About Attenborough Explores... Our Fragile World

Exclusive to Eden, Attenborough Explores... Our Fragile World looks at the impact of climate change in the UK.

Polar Bears

Our planet is the hottest it has been since records began - and it's getting hotter. Many predictions have been made about the future fate of a warming planet and its wildlife but, Attenborough Explores... Our Fragile World takes a look at the impact on the animals and habitats affected today. Global warming isn't a future phenomenon - it is happening right now.

Sir David Attenborough said, "We are heading for a great worsening of the conditions of this planet for life of all kinds and I have no doubt whatsoever of the cause, which is the by-products of humanity's activities, and that therefore we should be curbing them."

Sir David Attenborough

Sir David Attenborough

The United Kingdom offers unique insights into the effects of climate change on our planet. It has a long history of nature observations - particularly the timing of seasonal events such as flowering and bird nesting. So, with the UK as his platform, Sir David Attenborough takes a look at the effect of global warming, both local and global.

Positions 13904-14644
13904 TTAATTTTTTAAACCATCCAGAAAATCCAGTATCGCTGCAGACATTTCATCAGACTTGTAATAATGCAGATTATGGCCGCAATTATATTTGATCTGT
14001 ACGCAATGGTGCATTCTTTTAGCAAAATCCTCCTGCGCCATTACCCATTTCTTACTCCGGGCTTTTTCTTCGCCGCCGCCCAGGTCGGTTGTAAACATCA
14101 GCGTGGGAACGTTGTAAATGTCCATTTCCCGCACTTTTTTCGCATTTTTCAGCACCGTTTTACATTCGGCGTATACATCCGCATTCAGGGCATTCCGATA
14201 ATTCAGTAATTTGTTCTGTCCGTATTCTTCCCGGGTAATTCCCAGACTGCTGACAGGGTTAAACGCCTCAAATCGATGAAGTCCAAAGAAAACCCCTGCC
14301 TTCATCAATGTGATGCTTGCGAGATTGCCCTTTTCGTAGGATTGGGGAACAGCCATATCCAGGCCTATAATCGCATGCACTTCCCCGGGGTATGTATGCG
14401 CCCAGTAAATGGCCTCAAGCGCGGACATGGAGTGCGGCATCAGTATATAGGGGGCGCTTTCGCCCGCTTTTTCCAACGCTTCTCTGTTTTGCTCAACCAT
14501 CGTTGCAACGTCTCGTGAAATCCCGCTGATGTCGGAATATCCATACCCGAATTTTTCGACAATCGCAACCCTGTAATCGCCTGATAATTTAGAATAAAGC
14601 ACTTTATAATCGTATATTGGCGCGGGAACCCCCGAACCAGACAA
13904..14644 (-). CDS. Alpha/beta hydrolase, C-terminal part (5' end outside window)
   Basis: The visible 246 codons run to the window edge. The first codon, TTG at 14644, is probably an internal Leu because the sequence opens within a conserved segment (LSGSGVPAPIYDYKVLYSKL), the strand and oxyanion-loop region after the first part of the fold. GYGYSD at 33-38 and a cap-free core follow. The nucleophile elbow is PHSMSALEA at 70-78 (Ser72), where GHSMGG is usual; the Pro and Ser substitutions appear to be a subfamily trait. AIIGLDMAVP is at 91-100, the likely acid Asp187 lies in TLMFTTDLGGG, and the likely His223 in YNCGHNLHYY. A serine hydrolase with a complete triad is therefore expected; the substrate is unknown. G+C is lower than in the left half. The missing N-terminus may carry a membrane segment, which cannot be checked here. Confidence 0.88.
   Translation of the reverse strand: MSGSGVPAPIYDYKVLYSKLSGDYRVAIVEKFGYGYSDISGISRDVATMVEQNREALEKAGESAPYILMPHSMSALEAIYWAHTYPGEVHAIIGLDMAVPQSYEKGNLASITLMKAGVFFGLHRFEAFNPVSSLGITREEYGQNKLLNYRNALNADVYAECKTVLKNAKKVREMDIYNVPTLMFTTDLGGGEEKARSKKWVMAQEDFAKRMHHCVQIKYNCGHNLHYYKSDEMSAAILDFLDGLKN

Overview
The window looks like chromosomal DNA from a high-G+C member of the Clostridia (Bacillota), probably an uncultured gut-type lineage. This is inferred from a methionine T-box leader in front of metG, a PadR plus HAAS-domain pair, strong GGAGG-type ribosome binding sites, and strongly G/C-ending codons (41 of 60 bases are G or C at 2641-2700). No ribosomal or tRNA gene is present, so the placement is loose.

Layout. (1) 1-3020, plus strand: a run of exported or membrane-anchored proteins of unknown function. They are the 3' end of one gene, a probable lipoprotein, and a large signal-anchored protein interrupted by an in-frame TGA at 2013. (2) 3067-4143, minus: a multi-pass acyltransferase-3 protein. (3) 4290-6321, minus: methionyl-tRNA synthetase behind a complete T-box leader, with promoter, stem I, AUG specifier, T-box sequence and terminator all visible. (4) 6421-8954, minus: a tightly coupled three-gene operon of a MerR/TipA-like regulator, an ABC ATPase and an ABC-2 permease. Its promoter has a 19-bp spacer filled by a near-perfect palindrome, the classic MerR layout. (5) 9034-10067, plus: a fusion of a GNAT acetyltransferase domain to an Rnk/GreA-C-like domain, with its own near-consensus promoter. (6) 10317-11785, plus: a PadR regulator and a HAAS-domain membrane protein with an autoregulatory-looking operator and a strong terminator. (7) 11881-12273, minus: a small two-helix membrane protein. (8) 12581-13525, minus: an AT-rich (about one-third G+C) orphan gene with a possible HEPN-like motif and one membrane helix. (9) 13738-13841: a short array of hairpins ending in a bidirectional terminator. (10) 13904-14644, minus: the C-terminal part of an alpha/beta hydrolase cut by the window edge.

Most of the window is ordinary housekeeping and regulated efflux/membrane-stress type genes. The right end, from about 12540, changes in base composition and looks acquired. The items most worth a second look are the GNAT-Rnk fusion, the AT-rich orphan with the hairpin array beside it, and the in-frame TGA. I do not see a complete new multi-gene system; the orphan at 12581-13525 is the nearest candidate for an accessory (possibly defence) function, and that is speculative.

His journey begins in the Cairngorms, the last wilderness of the UK. Its snow-encrusted summit is a rare arctic environment, but a third of this habitat has melted away over the last 30 years. The loss of arctic habitat in Britain is mirrored on a grand scale at the North Pole where the polar bear is its most iconic casualty.

Global warming doesn't just affect air temperatures - it impacts on our oceans too. Sir David examines the plight of British sea bird colonies and how important they are on a global scale. In the Shetlands, the warming oceans have resulted in a collapse of the main food source for some marine birds.

However, while some animals lose out, others benefit. Insects such as the emperor dragonfly have extended their range northwards in Europe, while bird species like the great tits have changed their breeding times so that they synchronise with the earlier arrival of the insects.